Particularly cold weather can be bad news for homeowners with a septic tank system. Icy temperatures can result in various components of a septic system running the risk of freezing up in the harsh conditions. Clearly, this will create problems for your home’s wastewater treatment capabilities and should be avoided at all costs. Let’s take a look at how you should best deal with the cold and your septic system over the frosty winter months.

Freezing problems

If temperatures drop sufficiently low, it is possible for parts of your septic system to freeze. So long as your system has been installed correctly and is fully functioning, this should be a very rare occurrence. However, if conditions permit, icy temperatures can pervade underground and cause the wastewater within the system to freeze, blocking pipes and preventing proper functioning.

It is possible for many different areas of your system to freeze, including:

  • The pipes between the house and the septic tank
  • The septic tank
  • The pipes between the septic tank and drainfield
  • The drainfield

How to prevent freezing

You may not be able to control the weather, but their are several preventative measures you can take to reduce the likelihood of a frozen septic system.

Layer up – Having protective layers over where your septic tank and pipework lie can provide valuable protection against the seeping cold. Ensure you plant grass across the area that houses your septic system and, when the cold weather hits, pile on a thick layer – preferably around a foot deep – of mulch, hay, leaves, or other such material.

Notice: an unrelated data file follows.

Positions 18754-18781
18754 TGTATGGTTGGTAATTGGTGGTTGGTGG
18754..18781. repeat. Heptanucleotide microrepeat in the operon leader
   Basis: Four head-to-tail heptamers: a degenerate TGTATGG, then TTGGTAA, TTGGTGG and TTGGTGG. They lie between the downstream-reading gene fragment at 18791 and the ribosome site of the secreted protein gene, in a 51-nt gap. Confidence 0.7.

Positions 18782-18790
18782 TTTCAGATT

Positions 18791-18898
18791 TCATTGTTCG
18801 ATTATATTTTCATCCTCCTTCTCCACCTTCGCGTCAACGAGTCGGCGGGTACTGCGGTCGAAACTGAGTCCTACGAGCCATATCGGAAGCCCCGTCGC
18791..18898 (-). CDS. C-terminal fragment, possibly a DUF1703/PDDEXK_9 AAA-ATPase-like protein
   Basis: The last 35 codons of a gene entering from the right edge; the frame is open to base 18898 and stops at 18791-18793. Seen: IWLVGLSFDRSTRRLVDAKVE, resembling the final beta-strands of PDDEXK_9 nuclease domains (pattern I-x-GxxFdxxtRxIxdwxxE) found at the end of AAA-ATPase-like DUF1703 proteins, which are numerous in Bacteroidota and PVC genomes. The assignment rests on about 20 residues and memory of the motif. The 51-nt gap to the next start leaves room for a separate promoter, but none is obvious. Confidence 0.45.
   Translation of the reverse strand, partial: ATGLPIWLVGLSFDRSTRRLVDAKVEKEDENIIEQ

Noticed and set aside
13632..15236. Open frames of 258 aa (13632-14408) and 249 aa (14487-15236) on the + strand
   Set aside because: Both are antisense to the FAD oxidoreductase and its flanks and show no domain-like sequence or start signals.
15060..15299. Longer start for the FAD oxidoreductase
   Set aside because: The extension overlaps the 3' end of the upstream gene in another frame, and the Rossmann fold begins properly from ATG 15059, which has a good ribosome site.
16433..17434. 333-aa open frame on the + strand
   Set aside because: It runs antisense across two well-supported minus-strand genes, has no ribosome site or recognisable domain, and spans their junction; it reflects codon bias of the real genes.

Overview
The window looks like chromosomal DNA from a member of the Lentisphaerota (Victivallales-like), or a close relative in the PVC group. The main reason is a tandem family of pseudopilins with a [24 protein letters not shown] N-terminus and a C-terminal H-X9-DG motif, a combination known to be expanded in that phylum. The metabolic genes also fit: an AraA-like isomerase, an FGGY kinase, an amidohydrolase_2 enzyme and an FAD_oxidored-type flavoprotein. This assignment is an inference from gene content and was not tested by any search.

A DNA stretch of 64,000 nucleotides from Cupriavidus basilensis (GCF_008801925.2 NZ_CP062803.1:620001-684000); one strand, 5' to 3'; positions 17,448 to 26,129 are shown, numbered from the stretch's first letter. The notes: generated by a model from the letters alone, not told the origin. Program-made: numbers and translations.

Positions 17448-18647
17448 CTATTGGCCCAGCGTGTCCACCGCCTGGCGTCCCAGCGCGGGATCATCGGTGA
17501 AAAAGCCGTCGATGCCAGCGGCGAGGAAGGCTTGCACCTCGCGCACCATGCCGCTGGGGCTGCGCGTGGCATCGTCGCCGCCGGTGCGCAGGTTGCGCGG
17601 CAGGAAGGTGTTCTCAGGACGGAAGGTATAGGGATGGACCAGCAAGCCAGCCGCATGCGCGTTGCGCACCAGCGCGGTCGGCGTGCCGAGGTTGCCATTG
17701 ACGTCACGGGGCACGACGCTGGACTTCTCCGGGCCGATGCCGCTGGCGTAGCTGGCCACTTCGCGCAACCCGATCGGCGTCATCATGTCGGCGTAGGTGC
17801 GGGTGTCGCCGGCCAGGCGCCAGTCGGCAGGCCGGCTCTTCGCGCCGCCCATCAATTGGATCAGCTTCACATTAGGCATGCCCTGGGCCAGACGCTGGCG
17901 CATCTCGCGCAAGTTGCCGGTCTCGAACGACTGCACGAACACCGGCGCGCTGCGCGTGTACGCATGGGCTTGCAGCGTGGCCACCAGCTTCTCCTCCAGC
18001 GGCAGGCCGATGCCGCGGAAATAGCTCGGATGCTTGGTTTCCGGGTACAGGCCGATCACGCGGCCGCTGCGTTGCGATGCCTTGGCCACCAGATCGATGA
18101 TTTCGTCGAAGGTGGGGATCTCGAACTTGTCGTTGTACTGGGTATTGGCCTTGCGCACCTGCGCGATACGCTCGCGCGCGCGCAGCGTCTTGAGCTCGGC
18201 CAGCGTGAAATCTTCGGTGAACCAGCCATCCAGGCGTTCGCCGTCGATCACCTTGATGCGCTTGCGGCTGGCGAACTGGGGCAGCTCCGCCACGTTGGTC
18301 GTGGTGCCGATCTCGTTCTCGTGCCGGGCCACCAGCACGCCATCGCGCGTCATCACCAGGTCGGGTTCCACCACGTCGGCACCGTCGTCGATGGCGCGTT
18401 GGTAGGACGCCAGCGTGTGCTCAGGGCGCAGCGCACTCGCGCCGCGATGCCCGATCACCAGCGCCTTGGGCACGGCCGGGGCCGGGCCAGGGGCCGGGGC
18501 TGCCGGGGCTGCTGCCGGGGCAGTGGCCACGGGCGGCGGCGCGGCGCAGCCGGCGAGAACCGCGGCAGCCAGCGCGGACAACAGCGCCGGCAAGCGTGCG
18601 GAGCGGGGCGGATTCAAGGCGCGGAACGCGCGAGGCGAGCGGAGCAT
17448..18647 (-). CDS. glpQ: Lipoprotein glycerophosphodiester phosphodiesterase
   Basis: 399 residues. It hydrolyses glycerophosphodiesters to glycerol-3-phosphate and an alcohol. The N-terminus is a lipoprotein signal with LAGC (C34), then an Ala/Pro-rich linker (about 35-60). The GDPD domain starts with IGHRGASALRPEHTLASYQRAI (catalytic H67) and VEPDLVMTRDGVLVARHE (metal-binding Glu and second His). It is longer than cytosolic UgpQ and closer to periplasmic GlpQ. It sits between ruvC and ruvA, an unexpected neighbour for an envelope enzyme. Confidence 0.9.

Frequent usage – By using your system regularly, particularly if you’re flushing through warm water, you can discourage freezing. Flowing water is a lot less likely to freeze than sitting water in a seldom used system.

Fix leaks – A fully working system will be more efficient and won’t be susceptible to slow, ever-present water which can easily freeze.

Stop traffic – Keep vehicular and foot traffic off your drainfield. Not only will this protect your drainfield from damage, but traffic can have the unwanted side effect of compacting the ground and driving cold deeper towards your septic system.

Insulate – Make sure your system has sufficient insulation installed. This includes pipe insulation, foam panels and a thick enough covering of soil.

What to do if your septic system freezes

If your septic system does freeze, you should contact a professional. They will be able to locate the frozen section, safely thaw out any blockages, give useful advice, and offer an effective solution to any issues which become evident during the inspection.

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